UK banks face higher tax bill despite profit surcharge cut

UK banks face higher tax bill despite profit surcharge cut

© Reuters. FILE PHOTO: The City of London financial district is seen in London, Britain, October 22, 2021. REUTERS/Hannah McKay

By Huw Jones

LONDON (Reuters) -Britain will lower its surcharge on banking profits from April 2023, the finance ministry said on Wednesday, as the government seeks to shore up London’s competitiveness as a global financial centre after Brexit.

British Finance Minister Rishi Sunak said in his budget statement that the current 8% surcharge on profits over 25 million pounds at banks will be cut to 3% from April 2023, softening the impact of a rise in UK corporation tax on that date to 25% from 19%.

“The overall rate of corporation tax on banks will in 2023 increase from 27% to 28%, and will remain higher than the rates paid by other companies,” Sunak told parliament.

Britain is looking for ways to maintain London’s role as a global financial centre after being largely cut off from the European Union since Brexit.

The surcharge has raised 8.3 billion pounds since its implementation in 2016 and without the cut to 3%, UK lenders’ overall tax bill would put them at a disadvantage to their international peers.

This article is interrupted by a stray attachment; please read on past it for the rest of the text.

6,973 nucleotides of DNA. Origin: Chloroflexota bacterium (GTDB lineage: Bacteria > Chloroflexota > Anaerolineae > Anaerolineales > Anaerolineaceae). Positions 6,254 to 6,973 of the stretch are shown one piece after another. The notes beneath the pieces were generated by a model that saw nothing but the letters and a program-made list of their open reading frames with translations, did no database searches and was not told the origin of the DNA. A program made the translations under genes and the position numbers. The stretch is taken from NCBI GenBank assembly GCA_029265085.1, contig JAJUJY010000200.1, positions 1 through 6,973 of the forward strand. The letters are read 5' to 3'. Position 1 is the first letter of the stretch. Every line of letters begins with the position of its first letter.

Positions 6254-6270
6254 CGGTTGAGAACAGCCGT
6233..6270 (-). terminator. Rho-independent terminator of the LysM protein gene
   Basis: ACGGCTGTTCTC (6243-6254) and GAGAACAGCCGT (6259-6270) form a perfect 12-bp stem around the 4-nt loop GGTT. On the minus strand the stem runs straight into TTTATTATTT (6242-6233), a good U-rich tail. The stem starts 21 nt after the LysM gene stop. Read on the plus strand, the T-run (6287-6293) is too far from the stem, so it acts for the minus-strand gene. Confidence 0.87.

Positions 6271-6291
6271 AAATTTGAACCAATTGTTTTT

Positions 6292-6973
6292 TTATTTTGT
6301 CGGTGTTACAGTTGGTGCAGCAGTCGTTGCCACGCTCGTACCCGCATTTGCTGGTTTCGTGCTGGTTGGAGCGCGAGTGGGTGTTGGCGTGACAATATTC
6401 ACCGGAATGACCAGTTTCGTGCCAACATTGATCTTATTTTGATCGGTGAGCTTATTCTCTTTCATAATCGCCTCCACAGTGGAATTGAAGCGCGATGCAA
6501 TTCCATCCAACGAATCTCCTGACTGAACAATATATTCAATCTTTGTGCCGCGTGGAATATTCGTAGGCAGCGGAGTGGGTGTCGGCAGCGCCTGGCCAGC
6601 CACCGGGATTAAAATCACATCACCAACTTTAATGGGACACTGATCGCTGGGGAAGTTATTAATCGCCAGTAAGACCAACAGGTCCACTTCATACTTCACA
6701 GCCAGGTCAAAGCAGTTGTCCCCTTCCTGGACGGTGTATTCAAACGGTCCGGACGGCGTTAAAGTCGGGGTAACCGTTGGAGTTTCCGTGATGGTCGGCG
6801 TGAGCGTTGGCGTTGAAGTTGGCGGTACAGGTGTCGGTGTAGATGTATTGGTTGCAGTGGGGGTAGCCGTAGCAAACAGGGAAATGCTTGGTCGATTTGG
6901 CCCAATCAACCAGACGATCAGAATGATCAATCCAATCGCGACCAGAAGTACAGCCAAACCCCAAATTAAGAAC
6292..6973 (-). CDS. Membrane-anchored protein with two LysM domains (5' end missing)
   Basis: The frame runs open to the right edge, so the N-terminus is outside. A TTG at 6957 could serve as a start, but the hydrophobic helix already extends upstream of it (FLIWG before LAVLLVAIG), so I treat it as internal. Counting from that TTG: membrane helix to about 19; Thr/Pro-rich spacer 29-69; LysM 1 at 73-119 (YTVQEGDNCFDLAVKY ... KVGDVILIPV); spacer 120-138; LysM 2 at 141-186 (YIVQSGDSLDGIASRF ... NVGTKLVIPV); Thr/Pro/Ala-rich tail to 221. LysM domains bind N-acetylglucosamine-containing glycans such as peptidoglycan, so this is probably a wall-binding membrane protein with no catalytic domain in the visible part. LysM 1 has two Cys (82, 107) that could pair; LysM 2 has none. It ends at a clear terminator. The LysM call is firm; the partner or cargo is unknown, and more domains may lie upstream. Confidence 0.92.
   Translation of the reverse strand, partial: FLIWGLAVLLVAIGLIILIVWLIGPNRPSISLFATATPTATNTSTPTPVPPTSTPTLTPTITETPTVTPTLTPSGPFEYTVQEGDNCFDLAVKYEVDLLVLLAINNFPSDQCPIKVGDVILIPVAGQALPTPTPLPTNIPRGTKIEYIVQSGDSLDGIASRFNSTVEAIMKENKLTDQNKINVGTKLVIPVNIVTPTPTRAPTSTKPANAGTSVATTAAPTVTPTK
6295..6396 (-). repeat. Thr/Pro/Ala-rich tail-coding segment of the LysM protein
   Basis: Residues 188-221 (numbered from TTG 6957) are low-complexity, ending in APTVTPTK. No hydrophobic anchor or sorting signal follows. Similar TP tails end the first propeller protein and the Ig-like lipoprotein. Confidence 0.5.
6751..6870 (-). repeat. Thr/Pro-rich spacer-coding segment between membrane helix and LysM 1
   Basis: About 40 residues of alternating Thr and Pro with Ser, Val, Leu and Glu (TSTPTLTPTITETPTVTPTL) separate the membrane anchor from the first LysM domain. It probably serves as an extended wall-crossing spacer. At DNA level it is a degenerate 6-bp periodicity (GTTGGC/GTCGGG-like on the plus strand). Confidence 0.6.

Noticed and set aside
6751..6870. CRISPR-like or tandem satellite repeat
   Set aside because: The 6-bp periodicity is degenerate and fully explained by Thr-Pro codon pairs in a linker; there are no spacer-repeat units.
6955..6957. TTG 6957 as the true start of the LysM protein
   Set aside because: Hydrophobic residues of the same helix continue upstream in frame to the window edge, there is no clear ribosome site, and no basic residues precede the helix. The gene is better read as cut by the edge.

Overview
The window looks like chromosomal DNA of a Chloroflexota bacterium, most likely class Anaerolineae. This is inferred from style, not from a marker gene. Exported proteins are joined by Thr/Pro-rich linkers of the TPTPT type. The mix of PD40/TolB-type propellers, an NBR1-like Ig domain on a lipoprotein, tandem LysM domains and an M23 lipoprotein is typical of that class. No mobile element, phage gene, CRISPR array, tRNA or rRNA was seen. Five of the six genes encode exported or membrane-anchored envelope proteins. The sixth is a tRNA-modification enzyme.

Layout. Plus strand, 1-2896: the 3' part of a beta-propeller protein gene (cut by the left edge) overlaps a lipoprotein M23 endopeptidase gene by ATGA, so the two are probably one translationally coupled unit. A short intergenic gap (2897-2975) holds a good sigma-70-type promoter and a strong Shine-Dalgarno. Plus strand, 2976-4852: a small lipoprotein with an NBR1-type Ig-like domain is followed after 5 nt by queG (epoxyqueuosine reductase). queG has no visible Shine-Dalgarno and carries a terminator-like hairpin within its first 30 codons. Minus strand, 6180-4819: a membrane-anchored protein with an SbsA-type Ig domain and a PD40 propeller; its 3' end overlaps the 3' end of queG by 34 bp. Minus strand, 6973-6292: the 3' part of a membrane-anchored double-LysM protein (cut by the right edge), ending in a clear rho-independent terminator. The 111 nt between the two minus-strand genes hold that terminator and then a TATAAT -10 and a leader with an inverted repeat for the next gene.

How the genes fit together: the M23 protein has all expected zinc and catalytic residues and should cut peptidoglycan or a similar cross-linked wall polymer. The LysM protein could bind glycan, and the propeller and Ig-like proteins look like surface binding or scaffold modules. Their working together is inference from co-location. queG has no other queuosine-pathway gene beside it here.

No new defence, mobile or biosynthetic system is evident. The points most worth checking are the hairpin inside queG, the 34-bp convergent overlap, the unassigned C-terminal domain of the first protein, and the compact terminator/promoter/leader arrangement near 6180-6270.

“Small challenger banks are improving banking competition which is good for the sector and good for consumers, so to help them I will also raise the annual allowance to 100 million pounds,” Sunak said in reference to the current 25 million pound threshold.

UK Finance, which represents banks in Britain, welcomed the surcharge cut while noting that banks will continue to be taxed at a higher rate than other companies.

“Given the overall tax position of other global financial centres, we urge HM Treasury to keep the banking and finance sector’s total tax rate under active review,” UK Finance CEO David Postings said.

Due to the changes announced on Wednesday, some 35 banking groups will fall out of surcharge’s scope in 2023, leaving about 35 of the largest banking groups subject to it, the finance ministry said.

Britain will retain a separate levy on banks’ balance sheet liabilities, which has raised 25.5 billion pounds so far, along with a ban on tax relief for historic losses incurred during the financial crisis, which has raised 3.5 billion pounds.

Disclaimer: Fusion Media would like to remind you that the data contained in this website is not necessarily real-time nor accurate. All CFDs (stocks, indexes, futures) and Forex prices are not provided by exchanges but rather by market makers, and so prices may not be accurate and may differ from the actual market price, meaning prices are indicative and not appropriate for trading purposes. Therefore Fusion Media doesn`t bear any responsibility for any trading losses you might incur as a result of using this data.

Fusion Media or anyone involved with Fusion Media will not accept any liability for loss or damage as a result of reliance on the information including data, quotes, charts and buy/sell signals contained within this website. Please be fully informed regarding the risks and costs associated with trading the financial markets, it is one of the riskiest investment forms possible.

Latest Category Posts